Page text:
Two weeks to go—time enough for one last case of Democratic wobbles and one last resort fueled by Republican desperation.

Democrats, scarred by the stolen election of 2000 and the near miss of 2004, privately worry, wring their hands and, traveling cyberspace’s vast expanse, trip over a discouraging word, poll, or prediction. Generally, they needn’t look farther than the Drudge Report, which shamelessly selects information—and disinformation—in order to stereotype Barack Obama and denigrate his prospects.

With genuine anguish, one Democrat said to me Sunday, “Did you see Drudge has Obama only 2.7 percent ahead?”

It wasn’t actually Drudge, but a poll by Zogby, which Drudge had cherry picked for its pessimism. (Unlike Drudge, Zogby isn’t biased; he famously elected Kerry in 2004.) Rasmussen’s poll used to be Drudge’s favorite, but on Sunday it showed Obama leading by six, so Drudge swept it under the rug.

Perhaps for Democrats, the dark night of doubt is inevitable before victory dawns. But a study of the election state by state reveals McCain has a virtually impossible tight rope walk to victory while Obama has five or six different avenues to win—some of which are veritable boulevards. Not a single one of the states won by John Kerry in 2004 is even close. In addition, Obama leads, in the Real Clear Politics average of the latest polls, in nine states won by George W. Bush in 2004, including Florida, Virginia, North Carolina, Ohio, Colorado and Nevada. Even in Missouri Obama has a small advantage, and he’s only slightly behind in three other Bush states. As former Reagan and Huckabee campaign manager Ed Rollins puts it, McCain has to “draw an inside straight” to win this game.

Yet McCain’s character war against Obama has undermined what smart Republicans like Rollins and Mike Murphy, the candidate’s 2000 strategist, regard as his only chance for victory—to paint Obama as a tax-raising liberal. In the strategy-free zone that is McCain headquarters, they can’t even find the right symbol for the Republicans’ most reliable standby: the tax attack. Joe the Plumber, yesterday’s gimmick, isn’t a plumber and he isn’t even named Joe. So McCain has cranked up charges of “socialism” against an opponent endorsed by Warren Buffet and Robert Rubin. Can’t somebody tell McCain he’s running in 2008, not 1918?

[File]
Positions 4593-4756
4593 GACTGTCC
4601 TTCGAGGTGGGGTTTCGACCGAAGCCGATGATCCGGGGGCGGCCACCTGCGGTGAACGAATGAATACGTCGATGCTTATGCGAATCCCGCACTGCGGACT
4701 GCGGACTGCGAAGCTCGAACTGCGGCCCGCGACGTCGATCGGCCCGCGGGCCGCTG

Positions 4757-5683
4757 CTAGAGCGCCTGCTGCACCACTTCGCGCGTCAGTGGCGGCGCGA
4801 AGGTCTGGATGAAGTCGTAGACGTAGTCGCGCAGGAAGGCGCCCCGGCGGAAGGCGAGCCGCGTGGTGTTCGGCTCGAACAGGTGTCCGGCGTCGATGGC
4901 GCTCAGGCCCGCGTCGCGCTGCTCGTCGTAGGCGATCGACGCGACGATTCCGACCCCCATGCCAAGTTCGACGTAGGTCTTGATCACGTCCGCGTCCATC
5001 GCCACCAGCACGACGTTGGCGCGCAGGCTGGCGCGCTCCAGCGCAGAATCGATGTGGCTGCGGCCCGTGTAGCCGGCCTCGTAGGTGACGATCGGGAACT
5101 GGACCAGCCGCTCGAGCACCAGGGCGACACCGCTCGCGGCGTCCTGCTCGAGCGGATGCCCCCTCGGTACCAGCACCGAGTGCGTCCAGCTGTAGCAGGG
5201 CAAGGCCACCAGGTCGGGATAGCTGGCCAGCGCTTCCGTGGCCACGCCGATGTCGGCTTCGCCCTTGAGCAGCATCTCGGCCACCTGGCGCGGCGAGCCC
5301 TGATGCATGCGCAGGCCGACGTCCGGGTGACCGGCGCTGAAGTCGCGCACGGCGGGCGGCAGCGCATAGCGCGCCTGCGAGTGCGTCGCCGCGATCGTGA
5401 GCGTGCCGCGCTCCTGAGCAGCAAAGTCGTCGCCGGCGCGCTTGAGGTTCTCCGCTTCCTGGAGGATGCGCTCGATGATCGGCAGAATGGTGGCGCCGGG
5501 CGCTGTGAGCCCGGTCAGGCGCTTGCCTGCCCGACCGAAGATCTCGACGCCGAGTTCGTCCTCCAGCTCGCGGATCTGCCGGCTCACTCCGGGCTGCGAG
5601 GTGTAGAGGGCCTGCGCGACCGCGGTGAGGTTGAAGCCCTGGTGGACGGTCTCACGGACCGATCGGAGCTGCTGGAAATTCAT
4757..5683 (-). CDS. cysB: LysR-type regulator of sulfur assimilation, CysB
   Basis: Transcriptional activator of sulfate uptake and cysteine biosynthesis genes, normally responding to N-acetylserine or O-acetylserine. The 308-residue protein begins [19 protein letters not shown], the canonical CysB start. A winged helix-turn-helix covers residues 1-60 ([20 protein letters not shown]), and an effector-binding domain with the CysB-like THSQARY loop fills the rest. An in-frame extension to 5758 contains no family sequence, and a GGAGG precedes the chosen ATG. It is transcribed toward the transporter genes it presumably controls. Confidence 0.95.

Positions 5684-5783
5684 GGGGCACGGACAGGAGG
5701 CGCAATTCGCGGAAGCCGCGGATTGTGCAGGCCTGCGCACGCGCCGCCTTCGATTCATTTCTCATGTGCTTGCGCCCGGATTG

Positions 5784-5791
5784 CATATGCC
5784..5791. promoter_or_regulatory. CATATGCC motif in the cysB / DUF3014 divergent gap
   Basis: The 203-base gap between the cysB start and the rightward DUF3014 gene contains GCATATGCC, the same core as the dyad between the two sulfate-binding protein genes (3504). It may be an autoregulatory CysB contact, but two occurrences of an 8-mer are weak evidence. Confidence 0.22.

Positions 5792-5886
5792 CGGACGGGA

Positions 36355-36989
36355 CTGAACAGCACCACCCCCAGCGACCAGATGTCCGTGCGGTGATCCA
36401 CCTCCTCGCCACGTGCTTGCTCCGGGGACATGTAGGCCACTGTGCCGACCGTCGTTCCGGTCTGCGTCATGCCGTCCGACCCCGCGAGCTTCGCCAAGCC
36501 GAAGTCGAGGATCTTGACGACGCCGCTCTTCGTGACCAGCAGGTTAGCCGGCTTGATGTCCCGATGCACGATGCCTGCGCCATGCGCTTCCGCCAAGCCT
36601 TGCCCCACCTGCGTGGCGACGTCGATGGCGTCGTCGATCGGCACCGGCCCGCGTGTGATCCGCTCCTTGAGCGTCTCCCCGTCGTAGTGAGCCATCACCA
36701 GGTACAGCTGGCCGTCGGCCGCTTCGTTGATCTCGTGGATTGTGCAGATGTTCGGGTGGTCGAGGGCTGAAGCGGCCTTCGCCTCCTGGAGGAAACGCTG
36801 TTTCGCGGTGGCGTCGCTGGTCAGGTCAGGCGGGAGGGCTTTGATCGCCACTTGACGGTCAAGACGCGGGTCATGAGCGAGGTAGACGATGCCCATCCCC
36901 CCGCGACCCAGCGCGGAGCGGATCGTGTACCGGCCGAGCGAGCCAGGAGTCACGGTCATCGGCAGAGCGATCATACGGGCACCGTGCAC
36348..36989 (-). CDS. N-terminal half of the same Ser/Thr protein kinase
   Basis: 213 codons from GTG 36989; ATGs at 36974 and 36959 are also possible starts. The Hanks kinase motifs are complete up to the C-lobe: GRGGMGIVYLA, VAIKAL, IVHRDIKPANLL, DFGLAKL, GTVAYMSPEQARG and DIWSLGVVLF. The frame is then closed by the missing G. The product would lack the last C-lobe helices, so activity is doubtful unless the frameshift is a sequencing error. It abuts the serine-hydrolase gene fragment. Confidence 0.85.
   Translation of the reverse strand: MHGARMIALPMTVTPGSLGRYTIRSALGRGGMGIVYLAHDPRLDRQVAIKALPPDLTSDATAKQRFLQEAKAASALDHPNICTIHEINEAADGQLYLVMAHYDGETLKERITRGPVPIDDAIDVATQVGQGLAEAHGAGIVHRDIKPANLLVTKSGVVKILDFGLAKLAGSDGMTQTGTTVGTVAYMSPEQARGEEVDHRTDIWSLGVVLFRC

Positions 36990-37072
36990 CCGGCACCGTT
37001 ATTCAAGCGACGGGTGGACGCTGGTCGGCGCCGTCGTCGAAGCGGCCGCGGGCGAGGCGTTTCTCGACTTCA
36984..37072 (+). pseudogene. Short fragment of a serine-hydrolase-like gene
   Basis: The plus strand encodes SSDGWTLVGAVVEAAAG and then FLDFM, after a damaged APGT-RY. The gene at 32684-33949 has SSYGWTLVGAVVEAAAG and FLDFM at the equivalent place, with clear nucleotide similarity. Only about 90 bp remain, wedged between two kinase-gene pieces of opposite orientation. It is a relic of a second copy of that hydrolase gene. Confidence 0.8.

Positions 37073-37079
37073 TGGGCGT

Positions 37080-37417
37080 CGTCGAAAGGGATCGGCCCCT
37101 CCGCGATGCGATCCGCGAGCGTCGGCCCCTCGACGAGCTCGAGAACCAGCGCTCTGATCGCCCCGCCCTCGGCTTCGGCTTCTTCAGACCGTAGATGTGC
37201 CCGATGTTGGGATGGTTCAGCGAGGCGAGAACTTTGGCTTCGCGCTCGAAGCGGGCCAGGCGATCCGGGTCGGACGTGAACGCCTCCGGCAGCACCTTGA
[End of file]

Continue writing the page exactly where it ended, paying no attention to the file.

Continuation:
Beyond this threadbare scare on taxes, all that’s left to McCain is a Rovian appeal to the darkest impulses of the American people. McCain’s tactics, his running mate and his supporters have spread a venom that could poison American politics for years to come. Ayers, ACORN, Jeremiah Wright, the attempt to make Obama “the other”—for many on the right, this election all comes down to race. Drudge transparently sought to invoke that old black magic with his endorsement headline: “Powell for Obama And It’s Not About Race.” Rush Limbaugh joined in, characterizing the general’s backing as a race play. This is the face of Republicans, circa 2008, on the verge of defeat.

Understandably, Obama wants victory, not predictions of victory. I understand the caution, but I don’t foresee a sudden outbreak of complacency among his supporters. I believe they will turn out, in record numbers, and repudiate the call to another smear-scarred and color-tinged election. A new wave of younger voters and African Americans, motivated by the call to generational change, mobilized by Obama’s superior organization, is likely to offset whatever degree of racial resistance induces some of the elderly to vote against themselves. Democrats won’t need what Frum called the excuse of race. We’ll have a president instead.

It seems even Drudge has yielded, at least temporarily, to this reality. Zogby deserted him Monday and—what a difference a day makes—reported an Obama lead of six. So Drudge exiled Zogby and put up the Real Clear Politics average, a 5.5 percent margin. (At least he shaved half a point).

To paraphrase Kierkegaard, some Democrats may be suffering a perennial case of fear and trembling unto defeat. But that’s not how it will end this time. It will be the Palin revanchists (and McCain’s own minimally enthusiastic brigades) crying into their six packs on election night. Not even on Drudge will they find a consoling electoral count.